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McKenna Haase looks to raise her stock as a professional driver with move to Indianapolis

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McKenna Haase has a necklace that says “Remember why you started.” Never have those words meant more than in the last 15 months.

There has been a lot of reflecting over that time period. Haase remembers meeting Kasey Kahne in a mall on vacation when she was in third grade and how the encounter ignited a passion for the sport.

That fire never left. It led Haase into the 305 Sprint Car ranks and then to the 360 Sprint Car division at the famed Knoxville Raceway. She also built a strong brand off the track, which led to strong sponsorship for her self-owned team.

Still, Haase never lost that love for working on and driving racecars. It’s that love and her desire to build a professional racing career that led her to the decision to move from Iowa to Indianapolis and embark on a 360 and 410 Sprint Car schedule in 2020.

“When I think back to really why I got into this sport, it’s because I wanted to drive racecars and started working on them and driving at the lowest levels,” Haase said. “All of the other stuff, the marketing, which was the only way I could fund my racing at that age, came after that.

“I’ve always wanted to travel and race, but I just never had the budget to do it. So, I finally moved out to Indy and wanted to be taken seriously as a racecar driver and not just a brand.”

Continued Haase, “I get to go back to working on cars, too, and just be immersed in racing itself. Being in the racing capitol of the world will be helpful with that.”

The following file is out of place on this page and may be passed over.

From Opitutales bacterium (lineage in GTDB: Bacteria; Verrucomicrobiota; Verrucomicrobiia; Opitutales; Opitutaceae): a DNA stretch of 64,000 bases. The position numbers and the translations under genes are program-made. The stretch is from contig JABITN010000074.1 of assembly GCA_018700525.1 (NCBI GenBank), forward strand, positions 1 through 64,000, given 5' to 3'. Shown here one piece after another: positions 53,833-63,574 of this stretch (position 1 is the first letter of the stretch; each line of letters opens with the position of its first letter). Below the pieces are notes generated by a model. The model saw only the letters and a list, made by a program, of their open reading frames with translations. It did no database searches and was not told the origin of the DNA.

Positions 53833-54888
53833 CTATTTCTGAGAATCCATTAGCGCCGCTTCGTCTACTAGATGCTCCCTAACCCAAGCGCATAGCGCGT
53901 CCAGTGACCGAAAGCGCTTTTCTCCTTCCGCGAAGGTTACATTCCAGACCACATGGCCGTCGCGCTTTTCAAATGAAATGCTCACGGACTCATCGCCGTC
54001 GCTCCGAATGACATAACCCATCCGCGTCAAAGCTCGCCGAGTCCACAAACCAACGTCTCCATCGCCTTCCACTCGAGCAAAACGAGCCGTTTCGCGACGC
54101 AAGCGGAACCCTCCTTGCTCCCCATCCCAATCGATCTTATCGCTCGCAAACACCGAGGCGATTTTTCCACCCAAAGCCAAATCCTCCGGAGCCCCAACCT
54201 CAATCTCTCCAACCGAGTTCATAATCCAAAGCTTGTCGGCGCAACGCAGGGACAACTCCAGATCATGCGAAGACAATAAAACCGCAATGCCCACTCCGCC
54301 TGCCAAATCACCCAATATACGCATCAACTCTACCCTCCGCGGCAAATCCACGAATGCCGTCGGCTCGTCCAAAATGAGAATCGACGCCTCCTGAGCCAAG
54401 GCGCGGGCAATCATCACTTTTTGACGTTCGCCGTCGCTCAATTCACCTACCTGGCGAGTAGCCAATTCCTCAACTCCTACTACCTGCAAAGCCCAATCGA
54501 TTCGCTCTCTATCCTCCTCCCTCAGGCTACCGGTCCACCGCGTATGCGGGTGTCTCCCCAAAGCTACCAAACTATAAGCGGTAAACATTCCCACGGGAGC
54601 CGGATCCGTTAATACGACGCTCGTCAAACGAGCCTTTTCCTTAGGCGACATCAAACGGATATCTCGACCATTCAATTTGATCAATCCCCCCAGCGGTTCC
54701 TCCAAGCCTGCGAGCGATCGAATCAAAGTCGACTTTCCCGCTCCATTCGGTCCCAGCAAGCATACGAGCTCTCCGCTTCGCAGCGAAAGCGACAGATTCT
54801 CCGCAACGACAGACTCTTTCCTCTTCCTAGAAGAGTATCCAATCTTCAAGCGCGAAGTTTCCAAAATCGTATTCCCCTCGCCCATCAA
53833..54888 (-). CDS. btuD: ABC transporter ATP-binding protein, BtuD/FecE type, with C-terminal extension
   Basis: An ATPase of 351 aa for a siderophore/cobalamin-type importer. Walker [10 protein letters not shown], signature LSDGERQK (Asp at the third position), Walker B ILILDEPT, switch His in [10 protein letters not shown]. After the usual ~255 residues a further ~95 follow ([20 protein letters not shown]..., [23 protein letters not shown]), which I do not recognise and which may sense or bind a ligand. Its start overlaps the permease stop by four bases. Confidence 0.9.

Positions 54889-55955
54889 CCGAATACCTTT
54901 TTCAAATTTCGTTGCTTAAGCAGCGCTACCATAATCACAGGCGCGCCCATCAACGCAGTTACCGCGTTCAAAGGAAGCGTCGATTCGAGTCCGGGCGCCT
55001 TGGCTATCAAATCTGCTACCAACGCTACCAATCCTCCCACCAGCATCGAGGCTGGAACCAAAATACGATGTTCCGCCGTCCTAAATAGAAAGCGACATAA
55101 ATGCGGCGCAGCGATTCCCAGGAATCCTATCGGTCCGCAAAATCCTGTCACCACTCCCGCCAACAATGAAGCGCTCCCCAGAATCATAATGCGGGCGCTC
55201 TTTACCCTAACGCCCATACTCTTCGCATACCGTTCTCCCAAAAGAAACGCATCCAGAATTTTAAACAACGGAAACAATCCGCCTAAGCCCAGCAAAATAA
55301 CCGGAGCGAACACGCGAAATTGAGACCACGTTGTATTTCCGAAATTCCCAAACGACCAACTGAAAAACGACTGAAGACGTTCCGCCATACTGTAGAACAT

Haase, of Des Moines, IA, started racing in the 305 Sprint Car division at Knoxville Raceway in 2014. She moved up to the 360s in 2017 and managed a pair of wins in the division one year later.

Knoxville was the perfect place for Haase to not only cut her Sprint Car teeth, but also get exposure. But, she also realized that she needed to travel to become a better driver and realize her dream.

Troy Hugen Photo

The move to Indianapolis occurred in April and was kept pretty quiet, so much so that Haase didn’t tell some of her close friends, because she didn’t want to be bombarded with questions or have it affect her racing season.

Still, Haase believes the move is needed as a major piece of the racing puzzle. The rest is hitting events in Ohio, Indiana, and Illinois, as well as Iowa, to hone her skills.

“I’ve been saying it for years, but I promise I mean it this time, that we are going to race outside of Knoxville,” Haase laughed. “That doesn’t mean we won’t race Knoxville, but I just never had the budget to race outside of Knoxville.

“I love my life in Iowa. I had a great business network, racing network, and my youth motorsports programs were based out of Des Moines. So, I had a great life building, but I came to the realization that it wasn’t the life I wanted to live long-term.”